Patty Andrews

Patty Andrews

Original Name Patricia Marie Andrews
Minneapolis, Hennepin County, Minnesota, USA
Death 30 Jan 2013 (aged 94)
Northridge, Los Angeles County, California, USA
Burial Los Angeles, Los Angeles County, California, USA
Plot Garden of Serenity Columbarium
Memorial ID 104311861 · View Source
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Singer. She shall be remembered as one third of the legendary trio The Andrews Sisters. Born Patricia Marie Andrews to a Greek immigrant family originally named Andreas, she was raised along with her sisters Maxine and La Verne in the Minneapolis suburbs; the girls formed their ensemble when Patty, who became the lead vocalist, was seven then when she was 12 they won their first major competition. They refined their art at county fairs and in Vaudeville then as their skills and popularity increased the sisters moved to New York, where they had some radio gigs, in 1937 and thence to Southern California. Also in 1937 they saw their first big hit with Sammy Cahn's "Bei Mir Bist Du Schon", a piece that was popular in Germany until the Nazis found out that Cahn was Jewish and banned it. Further success followed with such tunes as "Don't Fence Me In", "Beat Me Daddy, Eight to the Bar", and "Rum and Coca Cola" then with the coming of World War II they devoted themselves to assisting the war effort. The sisters recorded Irving Berlin's "Any Bonds Today?", entertained the troops throughout the world and on Armed Forces Radio, and helped found the Hollywood Canteen as a hangout for servicemen. They topped the charts with 1941's "Boogie Woogie Bugle Boy of Company B" and thru the 1940s recorded with most of the Big Band leaders of the time including Benny Goodman, Glenn Miller, Jimmy Dorsey, and Desi Arnaz, while being seen in about a dozen films including "Buck Privates" and "In the Navy" (both 1941) and Bob Hope's 1947 "Road to Rio". While the sisters always performed well there was offstage infighting which was made worse when Patty's second husband Walter Weschler (married 1951) demanded more money for her. Still, the trio continued to play such major venues as Las Vegas and London and recorded such songs as "I Left My Heart in San Francisco", "Satin Doll", and "Still". Their last appearance came on the "Dean Martin Show" in 1966 though their professional association did not officially end until La Verne's 1967 death from cancer. Patty and Maxine (deceased 1995) remained estranged, with Patty having something of a solo career, though they did reunite for a joint 1974 Broadway debut in "Over Here!" and again appeared together when they were awarded a star on the Hollywood Walk-of-Fame in 1987. Over their time before the public The Andrews Sisters sold about 75,000,000 discs and had 19 Gold Records while seeing their material 'covered' by countless artists. Patty lived out her days in her adopted home and died of the effects of advanced age with much of her massive recorded legacy remaining in print.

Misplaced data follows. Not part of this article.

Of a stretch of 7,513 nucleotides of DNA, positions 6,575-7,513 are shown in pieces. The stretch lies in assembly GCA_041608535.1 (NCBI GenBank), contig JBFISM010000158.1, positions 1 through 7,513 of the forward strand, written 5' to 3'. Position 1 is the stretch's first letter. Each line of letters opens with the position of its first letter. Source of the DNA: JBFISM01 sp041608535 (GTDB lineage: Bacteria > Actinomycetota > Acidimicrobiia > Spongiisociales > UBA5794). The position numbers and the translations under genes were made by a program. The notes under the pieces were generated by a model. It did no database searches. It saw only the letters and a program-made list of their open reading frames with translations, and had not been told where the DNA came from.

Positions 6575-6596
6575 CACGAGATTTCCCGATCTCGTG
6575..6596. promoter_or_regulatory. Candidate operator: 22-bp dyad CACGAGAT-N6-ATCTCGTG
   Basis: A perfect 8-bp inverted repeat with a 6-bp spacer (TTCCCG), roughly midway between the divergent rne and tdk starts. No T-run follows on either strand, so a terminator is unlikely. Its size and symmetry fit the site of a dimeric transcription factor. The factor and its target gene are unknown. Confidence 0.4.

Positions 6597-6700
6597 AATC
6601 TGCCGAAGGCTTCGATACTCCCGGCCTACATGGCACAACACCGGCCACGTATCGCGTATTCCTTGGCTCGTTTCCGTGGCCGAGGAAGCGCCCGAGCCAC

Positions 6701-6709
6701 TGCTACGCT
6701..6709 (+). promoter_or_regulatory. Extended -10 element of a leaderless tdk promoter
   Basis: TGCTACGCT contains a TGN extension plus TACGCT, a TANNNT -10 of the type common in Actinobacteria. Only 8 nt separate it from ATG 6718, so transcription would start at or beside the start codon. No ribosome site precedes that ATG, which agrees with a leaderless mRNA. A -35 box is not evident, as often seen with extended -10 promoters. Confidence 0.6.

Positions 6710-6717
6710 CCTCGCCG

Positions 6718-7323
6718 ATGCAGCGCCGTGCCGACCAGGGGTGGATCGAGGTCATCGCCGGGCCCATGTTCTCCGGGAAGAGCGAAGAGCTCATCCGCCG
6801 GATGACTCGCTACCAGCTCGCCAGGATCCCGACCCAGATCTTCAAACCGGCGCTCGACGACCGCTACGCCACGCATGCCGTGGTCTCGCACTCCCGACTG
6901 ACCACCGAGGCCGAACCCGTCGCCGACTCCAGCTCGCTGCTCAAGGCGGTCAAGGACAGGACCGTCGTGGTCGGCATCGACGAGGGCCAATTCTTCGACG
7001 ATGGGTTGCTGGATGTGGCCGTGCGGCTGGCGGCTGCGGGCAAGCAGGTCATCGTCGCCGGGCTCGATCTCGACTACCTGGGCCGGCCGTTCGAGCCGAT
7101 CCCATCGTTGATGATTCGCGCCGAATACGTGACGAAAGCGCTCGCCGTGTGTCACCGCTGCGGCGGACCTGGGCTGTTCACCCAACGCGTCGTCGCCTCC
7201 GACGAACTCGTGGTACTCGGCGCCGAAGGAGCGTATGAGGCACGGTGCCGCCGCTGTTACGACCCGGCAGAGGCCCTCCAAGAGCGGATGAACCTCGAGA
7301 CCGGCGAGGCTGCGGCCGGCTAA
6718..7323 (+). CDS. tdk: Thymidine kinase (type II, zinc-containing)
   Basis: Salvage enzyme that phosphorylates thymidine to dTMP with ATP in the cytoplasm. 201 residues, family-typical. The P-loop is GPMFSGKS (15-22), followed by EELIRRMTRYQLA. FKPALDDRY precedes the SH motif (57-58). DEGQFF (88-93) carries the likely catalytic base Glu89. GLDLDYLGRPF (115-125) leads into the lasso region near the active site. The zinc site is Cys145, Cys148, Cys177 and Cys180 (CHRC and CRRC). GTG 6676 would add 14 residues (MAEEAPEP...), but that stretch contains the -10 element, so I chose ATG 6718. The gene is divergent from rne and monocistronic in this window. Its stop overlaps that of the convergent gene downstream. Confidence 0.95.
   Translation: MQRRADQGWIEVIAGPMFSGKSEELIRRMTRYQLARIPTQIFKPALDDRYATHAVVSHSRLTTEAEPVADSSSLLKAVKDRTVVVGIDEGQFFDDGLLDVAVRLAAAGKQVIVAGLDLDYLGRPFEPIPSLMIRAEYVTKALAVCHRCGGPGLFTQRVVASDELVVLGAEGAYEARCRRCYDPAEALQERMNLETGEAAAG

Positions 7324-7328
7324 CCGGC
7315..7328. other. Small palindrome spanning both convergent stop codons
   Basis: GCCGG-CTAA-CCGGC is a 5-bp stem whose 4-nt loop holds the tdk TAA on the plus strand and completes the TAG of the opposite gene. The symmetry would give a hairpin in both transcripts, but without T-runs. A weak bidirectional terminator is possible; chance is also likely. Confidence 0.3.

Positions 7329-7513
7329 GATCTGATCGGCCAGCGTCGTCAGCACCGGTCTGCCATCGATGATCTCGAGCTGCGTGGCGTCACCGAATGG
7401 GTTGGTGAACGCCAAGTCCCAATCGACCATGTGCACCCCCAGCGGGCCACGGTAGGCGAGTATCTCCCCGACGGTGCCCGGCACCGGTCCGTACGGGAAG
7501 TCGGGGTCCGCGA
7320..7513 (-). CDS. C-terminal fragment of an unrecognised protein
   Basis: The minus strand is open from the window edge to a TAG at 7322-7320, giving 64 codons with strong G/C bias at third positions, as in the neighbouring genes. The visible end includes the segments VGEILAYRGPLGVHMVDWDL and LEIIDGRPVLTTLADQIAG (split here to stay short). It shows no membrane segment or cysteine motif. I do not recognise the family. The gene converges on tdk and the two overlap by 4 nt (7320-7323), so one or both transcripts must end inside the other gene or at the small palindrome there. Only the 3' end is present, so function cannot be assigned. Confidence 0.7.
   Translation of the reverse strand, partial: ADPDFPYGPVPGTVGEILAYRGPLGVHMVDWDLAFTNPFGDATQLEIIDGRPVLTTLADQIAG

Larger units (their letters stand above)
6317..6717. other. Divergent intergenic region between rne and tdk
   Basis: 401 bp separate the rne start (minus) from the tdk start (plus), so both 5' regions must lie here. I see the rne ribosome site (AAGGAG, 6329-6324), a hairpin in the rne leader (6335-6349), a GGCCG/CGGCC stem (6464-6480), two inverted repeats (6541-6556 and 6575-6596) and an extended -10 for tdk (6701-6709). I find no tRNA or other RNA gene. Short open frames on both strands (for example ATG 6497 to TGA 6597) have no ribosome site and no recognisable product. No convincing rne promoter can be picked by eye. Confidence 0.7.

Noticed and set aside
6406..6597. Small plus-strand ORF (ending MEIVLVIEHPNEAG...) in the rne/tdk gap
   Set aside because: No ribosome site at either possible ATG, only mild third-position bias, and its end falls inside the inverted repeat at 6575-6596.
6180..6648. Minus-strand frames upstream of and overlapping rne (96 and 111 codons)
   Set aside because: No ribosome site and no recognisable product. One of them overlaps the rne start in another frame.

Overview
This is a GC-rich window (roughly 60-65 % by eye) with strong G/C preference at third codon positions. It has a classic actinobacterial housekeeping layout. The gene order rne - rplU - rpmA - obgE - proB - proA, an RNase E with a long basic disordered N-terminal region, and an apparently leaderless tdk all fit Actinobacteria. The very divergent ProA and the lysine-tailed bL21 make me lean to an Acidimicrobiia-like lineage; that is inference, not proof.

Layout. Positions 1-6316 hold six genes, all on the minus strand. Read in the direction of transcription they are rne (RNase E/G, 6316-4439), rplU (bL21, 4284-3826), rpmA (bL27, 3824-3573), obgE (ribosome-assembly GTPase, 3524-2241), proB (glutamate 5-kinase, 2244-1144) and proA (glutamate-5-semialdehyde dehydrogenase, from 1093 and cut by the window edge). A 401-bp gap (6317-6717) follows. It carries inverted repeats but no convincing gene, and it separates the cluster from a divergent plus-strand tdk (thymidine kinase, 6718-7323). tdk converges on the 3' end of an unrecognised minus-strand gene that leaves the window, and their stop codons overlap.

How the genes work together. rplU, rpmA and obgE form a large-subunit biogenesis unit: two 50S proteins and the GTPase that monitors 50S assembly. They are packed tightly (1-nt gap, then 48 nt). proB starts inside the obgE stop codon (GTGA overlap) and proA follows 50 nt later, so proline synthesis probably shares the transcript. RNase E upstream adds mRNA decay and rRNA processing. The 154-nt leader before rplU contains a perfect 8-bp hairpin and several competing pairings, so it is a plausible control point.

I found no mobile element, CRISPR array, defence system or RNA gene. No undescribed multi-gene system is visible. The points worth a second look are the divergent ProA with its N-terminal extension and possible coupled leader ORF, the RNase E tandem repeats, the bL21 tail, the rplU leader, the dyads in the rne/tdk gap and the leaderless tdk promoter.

Bio by: Bob Hufford

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  • Maintained by: Find a Grave
  • Originally Created by: Arturo Lara
  • Added: 28 Jan 2013
  • Find a Grave Memorial 104311861
  • Find a Grave, database and images ( : accessed ), memorial page for Patty Andrews (16 Feb 1918–30 Jan 2013), Find a Grave Memorial no. 104311861, citing Westwood Memorial Park, Los Angeles, Los Angeles County, California, USA ; Maintained by Find A Grave .